Friday October 30th, 2009

NEW YORK -- Mark Teixeira is a man of routine -- a peanut butter and jelly sandwich before the game, a power bar in the middle innings, a detailed plan for every spare hour. But in the postseason, his itinerary is interrupted by off days and series breaks, so he runs the risk of losing his way. When Teixeira came to the plate in the fourth inning of Game 2 of the World Series, he was batting .181 in the playoffs, looking suspiciously like Alex Rodriguez pre-2009. Here was another regular-season giant shrinking under October lights.

But just as Rodriguez eventually righted himself, so too did Teixeira. When he batted in the fourth, the Yankees were down 1-0 in the game and the series. They had only scored one run in 12 innings against the Phillies. Rodriguez had cooled from his torrid pace. The Yankees needed their other high-priced slugger -- the one whose contract pays him only $180 million -- to validate the windfall he received last winter.

With one vicious swat, at a high change-up from Pedro Martinez, Teixeira earned a crucial World Series stripe and put what he called "a little bit of a crack in their armor." The Yankees' offense did not exactly erupt against the Phillies, but they tied the Series at one game apiece, with the scene shifting to Citizens Bank Park in Philadelphia on Saturday night. Teixeira, who made numerous trips to Philly as a member of the Atlanta Braves, knows what kind of atmosphere is awaiting him. "This," he reasoned, "was a must-win."

Rodriguez carried the Yankees through the first two rounds of the playoffs, but now that he is 0 for 8 with six strikeouts in the World Series, it may be Teixeira's turn. He is a famously slow starter, at least when it comes to the regular season, and this April he batted just .200 with three home runs. He looked burdened by the contract and also by Rodriguez's hip injury, which added pressure and deprived him of protection in the lineup.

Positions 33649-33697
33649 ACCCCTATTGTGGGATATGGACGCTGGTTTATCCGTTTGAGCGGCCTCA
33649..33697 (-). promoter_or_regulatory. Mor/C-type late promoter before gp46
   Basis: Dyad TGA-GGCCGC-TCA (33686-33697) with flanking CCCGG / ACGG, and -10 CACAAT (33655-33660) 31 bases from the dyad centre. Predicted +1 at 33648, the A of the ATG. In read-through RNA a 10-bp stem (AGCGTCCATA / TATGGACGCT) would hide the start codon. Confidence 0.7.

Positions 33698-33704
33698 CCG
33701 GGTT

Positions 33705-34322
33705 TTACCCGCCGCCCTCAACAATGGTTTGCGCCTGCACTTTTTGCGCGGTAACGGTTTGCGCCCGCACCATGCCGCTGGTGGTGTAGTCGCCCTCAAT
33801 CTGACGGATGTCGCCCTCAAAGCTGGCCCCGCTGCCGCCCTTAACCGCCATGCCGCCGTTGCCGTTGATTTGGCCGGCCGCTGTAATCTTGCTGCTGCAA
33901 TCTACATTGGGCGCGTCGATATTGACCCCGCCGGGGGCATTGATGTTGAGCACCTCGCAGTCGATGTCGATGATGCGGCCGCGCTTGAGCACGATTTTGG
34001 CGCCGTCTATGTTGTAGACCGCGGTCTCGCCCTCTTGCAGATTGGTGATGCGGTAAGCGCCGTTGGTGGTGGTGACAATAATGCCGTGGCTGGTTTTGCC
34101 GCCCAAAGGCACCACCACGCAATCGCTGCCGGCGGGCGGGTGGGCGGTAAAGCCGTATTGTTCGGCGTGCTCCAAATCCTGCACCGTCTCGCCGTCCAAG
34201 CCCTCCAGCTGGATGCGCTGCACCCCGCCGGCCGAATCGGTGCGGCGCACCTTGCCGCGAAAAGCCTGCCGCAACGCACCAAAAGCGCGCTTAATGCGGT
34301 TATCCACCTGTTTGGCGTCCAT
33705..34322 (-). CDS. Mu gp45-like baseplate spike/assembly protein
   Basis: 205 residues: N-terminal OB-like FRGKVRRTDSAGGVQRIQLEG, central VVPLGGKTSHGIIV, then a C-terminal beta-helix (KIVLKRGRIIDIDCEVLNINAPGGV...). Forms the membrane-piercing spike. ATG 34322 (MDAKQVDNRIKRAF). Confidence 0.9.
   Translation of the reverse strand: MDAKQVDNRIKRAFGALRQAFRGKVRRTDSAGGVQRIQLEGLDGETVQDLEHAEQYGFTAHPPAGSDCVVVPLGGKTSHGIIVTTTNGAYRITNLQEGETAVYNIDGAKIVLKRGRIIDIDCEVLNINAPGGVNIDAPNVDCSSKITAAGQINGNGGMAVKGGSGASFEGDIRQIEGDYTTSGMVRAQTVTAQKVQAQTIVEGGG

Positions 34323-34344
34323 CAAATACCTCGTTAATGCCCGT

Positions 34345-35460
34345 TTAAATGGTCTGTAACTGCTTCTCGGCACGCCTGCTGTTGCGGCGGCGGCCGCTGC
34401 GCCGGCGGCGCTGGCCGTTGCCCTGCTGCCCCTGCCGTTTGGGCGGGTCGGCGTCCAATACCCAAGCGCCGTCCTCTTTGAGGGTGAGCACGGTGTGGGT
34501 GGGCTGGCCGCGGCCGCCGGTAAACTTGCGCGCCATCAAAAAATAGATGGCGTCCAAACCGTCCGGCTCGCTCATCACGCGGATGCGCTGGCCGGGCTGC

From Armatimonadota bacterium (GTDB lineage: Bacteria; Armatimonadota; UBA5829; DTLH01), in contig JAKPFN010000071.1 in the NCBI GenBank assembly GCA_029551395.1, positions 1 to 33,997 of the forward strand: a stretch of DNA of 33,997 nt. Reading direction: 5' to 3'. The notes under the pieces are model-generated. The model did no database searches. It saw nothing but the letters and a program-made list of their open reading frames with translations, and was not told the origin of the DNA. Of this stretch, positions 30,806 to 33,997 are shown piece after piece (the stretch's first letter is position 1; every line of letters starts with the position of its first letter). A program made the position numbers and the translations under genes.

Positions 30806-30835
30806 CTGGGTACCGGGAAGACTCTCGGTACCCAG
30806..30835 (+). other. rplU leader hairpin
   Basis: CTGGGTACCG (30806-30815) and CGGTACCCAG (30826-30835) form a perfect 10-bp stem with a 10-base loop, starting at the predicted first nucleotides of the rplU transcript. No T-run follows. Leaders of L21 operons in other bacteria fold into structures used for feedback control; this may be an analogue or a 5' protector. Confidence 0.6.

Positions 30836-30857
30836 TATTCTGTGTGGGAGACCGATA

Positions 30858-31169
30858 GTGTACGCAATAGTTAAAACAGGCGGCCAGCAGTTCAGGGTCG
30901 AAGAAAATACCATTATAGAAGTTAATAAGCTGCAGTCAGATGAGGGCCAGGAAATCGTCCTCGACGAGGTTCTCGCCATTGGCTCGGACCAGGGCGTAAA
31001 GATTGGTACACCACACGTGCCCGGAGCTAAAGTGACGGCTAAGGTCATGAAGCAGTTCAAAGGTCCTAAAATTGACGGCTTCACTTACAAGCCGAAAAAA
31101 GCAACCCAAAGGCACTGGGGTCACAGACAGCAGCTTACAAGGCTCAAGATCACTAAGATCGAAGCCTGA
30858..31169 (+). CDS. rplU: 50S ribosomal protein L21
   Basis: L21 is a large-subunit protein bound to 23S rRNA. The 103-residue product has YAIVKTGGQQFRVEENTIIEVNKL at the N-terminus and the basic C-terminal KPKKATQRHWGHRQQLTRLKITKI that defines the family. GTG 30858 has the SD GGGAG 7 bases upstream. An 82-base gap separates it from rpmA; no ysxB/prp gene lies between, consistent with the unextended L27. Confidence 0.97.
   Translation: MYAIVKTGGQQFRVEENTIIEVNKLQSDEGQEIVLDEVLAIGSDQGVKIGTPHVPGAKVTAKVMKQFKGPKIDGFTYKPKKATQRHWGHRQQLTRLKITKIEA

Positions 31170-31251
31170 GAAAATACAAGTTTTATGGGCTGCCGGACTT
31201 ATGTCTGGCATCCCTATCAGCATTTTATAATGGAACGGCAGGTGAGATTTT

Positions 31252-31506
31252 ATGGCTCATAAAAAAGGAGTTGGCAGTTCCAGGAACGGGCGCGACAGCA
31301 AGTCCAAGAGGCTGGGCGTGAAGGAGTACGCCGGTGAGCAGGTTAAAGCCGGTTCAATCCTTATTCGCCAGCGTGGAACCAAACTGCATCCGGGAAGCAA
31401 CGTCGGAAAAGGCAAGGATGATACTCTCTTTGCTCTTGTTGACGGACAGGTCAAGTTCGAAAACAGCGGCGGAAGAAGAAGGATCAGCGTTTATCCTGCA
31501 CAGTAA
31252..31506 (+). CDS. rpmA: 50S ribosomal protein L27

Once Rodriguez returned, and Teixeira found his routine, he was among the most potent sluggers in baseball. He batted .330 in May with 13 homers, en route to a wildly successful first season in New York. Teixeira befriended Rodriguez, avoided controversy and blended easily into the clubhouse. Teixeira fits every stereotype of the modern Yankee, never a hair out of place, posture perfectly upright, keenly aware of his image in addition to his numbers.

One of the Yankees' other new additions, starting pitcher A.J. Burnett, is much less buttoned up -- in fact, he usually leaves about three buttons undone. On Wednesday night, after Phillies starter Cliff Lee dominated the Yankees in Game 1, Burnett paused on the way to the kitchen in the Yankees clubhouse to listen to Lee's postgame interview. "He talked about confidence and he talked about belief in his stuff," Burnett said. Usually, Burnett is as mercurial as Lee is cool, but when he took the mound Thursday, he was trying to impersonate his fellow Arkansan.

With an untouchable curveball, Burnett baffled the Phillies for seven innings, another proud night for The Natural State. While Teixeira showed that the Yankees batting order can survive a Rodriguez slump, Burnett showed that the starting rotation can survive a CC Sabathia loss. Even though the Yankees have dropped home-field advantage, they should be encouraged that they have a second reliable starter for the rest of the series and a second slugger capable of carrying the offense.

It's not that Teixeira or Burnett were hopeless before. Burnett had two quality starts in these playoffs. Teixeira hit a walk-off home run against Minnesota in Game 2 of the ALDS and a three-run double against the Angels in Game 5 of the ALCS. But they were both terribly inconsistent, which might have been expected of Burnett, but not Teixeira. He approaches every day the same -- "Some people would call me obsessive compulsive," he said -- to reduce the variance in his performance.

Yankees manager Joe Girardi describes Teixeira as "a rhythm hitter," who needs to play every day in order to keep his swing in tune. The Phillies have to fear that Teixeira has finally discovered the rhythm of the postseason. The Yankees, on the other hand, have to fear that he will lose it again. His greatest enemy, after all, is upon him once more.

The off day.

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